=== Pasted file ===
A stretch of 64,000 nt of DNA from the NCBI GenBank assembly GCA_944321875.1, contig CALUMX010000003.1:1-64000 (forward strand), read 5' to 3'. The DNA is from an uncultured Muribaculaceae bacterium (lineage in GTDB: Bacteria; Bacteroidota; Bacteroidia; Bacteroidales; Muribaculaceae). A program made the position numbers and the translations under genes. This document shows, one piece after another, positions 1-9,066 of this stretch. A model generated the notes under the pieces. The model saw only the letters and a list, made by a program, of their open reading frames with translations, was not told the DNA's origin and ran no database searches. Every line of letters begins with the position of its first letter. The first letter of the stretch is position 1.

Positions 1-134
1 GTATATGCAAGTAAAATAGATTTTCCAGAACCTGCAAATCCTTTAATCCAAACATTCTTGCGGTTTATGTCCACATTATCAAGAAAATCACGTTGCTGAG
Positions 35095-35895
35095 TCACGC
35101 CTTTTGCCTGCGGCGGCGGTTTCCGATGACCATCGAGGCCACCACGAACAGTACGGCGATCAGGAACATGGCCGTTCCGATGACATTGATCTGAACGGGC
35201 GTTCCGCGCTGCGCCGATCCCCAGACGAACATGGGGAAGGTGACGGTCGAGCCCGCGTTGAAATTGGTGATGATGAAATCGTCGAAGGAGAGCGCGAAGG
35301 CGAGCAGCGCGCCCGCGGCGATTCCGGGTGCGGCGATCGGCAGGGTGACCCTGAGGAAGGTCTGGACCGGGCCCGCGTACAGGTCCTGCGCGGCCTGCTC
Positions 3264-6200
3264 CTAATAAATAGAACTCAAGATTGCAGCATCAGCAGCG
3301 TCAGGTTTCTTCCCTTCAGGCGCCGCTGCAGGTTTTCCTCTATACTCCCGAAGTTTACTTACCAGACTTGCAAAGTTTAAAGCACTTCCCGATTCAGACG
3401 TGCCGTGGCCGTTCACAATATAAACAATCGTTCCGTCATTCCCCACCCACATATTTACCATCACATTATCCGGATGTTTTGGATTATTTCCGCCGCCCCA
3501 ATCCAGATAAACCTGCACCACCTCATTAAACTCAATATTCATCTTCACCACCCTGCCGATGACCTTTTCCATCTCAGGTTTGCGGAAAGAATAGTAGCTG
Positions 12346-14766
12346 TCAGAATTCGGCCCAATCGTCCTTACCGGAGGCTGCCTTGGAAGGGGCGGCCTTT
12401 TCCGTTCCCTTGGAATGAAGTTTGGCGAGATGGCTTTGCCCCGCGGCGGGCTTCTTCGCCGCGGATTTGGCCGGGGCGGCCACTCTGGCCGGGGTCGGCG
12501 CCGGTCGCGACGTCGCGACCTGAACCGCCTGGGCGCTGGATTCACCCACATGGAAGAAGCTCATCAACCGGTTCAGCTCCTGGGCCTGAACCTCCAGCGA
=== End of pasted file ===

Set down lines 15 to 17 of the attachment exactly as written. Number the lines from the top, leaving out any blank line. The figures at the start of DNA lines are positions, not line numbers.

12346 TCAGAATTCGGCCCAATCGTCCTTACCGGAGGCTGCCTTGGAAGGGGCGGCCTTT
12401 TCCGTTCCCTTGGAATGAAGTTTGGCGAGATGGCTTTGCCCCGCGGCGGGCTTCTTCGCCGCGGATTTGGCCGGGGCGGCCACTCTGGCCGGGGTCGGCG
12501 CCGGTCGCGACGTCGCGACCTGAACCGCCTGGGCGCTGGATTCACCCACATGGAAGAAGCTCATCAACCGGTTCAGCTCCTGGGCCTGAACCTCCAGCGA